Salon interviews Jared Diamond, author of Guns, Germs, and Steel, about his latest book, Collapse: How Societies Choose to Fail or Succeed. It's history from an ecological perspective, looking at how the success of civilisations has been influenced by their environment. The Guardian also has an extract from the book (with topical lead-in about the tsunami), which points out the striking agreement between a list of countries facing serious environmental stress and those considered the world's "trouble spots" and breeding grounds for war, revolution and terrorism. And the link is fairly obvious when you think about it: serious environmental stress encourages political instability because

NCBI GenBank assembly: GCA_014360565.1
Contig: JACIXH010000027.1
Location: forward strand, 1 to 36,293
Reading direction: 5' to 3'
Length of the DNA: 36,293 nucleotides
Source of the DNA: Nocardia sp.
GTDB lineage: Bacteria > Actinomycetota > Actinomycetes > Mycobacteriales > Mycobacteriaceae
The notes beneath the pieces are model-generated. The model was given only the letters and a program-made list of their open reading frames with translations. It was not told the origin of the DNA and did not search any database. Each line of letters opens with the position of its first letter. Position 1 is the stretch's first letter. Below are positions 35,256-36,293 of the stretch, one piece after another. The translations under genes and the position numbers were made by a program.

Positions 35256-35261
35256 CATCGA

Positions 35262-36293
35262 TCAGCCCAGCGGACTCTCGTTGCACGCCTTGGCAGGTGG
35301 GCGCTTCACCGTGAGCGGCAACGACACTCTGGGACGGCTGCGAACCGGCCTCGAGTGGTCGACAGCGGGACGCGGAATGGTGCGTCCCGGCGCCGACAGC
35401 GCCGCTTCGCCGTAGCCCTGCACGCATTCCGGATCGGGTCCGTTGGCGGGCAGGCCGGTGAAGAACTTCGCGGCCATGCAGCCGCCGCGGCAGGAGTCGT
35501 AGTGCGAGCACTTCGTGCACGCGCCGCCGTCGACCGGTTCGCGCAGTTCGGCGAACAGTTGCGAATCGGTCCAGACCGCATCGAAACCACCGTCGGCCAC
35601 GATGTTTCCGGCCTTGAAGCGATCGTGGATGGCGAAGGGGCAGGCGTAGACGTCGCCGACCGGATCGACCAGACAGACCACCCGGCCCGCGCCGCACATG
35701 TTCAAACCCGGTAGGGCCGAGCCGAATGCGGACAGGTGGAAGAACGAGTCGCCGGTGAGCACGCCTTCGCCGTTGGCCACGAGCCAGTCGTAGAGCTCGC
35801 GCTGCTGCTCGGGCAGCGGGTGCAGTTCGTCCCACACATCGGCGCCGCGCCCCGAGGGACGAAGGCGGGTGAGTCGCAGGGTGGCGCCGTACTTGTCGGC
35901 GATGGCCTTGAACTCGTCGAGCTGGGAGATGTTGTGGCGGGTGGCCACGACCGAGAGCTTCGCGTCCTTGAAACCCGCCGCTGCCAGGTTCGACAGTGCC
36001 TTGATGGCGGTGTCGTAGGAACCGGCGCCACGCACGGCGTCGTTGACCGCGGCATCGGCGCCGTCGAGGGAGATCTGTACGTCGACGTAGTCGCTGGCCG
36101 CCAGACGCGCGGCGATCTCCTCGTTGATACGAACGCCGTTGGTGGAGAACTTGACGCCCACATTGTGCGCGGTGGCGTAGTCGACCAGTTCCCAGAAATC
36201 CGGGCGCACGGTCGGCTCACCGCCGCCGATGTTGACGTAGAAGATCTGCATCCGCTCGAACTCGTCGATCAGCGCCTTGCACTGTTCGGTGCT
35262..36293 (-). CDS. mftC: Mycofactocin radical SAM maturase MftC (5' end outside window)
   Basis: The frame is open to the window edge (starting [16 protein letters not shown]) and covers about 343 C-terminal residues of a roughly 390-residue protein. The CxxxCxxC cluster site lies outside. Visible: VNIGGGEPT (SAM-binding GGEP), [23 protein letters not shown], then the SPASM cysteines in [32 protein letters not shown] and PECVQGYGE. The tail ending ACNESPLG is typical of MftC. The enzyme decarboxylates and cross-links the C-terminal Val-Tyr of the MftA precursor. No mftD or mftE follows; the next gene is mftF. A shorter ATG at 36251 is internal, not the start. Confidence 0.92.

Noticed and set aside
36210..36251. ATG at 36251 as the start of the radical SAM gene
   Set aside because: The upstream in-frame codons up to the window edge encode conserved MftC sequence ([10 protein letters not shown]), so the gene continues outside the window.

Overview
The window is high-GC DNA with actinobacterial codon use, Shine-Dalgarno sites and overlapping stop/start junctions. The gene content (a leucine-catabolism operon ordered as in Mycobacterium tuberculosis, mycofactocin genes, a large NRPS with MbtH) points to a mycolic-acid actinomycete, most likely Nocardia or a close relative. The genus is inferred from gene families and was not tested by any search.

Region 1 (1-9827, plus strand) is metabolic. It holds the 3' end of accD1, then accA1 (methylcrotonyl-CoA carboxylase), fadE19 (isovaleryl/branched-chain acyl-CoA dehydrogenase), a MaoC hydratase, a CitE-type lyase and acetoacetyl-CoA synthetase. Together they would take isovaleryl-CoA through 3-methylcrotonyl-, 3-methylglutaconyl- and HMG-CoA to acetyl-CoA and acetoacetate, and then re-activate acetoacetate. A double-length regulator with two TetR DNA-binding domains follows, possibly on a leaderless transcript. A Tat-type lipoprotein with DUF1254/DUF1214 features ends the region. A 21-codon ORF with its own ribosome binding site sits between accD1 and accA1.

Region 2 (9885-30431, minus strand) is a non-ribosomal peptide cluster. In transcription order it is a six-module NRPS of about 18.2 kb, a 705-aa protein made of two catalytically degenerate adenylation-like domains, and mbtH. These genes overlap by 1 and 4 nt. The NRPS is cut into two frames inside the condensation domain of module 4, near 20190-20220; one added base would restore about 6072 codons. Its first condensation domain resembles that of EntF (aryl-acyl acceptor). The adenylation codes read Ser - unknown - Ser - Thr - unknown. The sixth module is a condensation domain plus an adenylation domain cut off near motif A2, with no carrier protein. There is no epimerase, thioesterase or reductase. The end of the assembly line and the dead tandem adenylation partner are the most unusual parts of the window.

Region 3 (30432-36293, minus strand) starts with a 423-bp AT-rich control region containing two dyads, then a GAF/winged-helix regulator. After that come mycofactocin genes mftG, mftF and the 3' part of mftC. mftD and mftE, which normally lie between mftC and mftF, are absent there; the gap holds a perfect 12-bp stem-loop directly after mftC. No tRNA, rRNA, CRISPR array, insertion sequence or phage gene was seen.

[w]hen people are desperate, undernourished, and without hope, they blame their governments, which they see as responsible for or unable to solve their problems. They try to emigrate at any cost. They fight each other over land. They kill each other. They start civil wars. They figure that they have nothing to lose, so they become terrorists, or they support or tolerate terrorism.
ObservatioNZ attacks this idea as "stuff and nonsense", but this relies on a crude equation of environmental stress with population density, with no conception of carrying capacities. At the same time, it needs to be pointed out that environmental stress is not the only story, and in fact a key focus of Diamond's book is on how societies react (or fail to react) to environmental problems.
Anyway, after GG&S, I'm going to have to buy this one too...